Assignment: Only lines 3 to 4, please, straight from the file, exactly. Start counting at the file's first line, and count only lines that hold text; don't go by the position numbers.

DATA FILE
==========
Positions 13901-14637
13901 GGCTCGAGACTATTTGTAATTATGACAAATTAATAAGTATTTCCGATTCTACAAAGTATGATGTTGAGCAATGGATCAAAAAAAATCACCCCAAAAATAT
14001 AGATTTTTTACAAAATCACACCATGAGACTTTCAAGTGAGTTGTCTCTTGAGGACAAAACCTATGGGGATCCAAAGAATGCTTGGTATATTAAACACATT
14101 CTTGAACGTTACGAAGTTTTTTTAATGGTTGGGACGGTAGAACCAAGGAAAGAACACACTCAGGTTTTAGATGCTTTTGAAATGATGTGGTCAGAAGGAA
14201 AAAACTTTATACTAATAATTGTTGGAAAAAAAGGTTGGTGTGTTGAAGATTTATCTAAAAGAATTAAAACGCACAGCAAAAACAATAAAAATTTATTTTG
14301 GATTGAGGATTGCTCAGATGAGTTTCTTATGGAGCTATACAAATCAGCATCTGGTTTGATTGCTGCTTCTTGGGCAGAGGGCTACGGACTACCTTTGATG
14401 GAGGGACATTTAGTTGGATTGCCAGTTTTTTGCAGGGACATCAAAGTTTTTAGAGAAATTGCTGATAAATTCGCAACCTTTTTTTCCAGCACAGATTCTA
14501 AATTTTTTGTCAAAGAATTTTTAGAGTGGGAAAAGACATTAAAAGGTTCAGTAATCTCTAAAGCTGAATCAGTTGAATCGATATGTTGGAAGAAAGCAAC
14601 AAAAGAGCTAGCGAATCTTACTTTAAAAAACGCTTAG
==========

14001 AGATTTTTTACAAAATCACACCATGAGACTTTCAAGTGAGTTGTCTCTTGAGGACAAAACCTATGGGGATCCAAAGAATGCTTGGTATATTAAACACATT
14101 CTTGAACGTTACGAAGTTTTTTTAATGGTTGGGACGGTAGAACCAAGGAAAGAACACACTCAGGTTTTAGATGCTTTTGAAATGATGTGGTCAGAAGGAA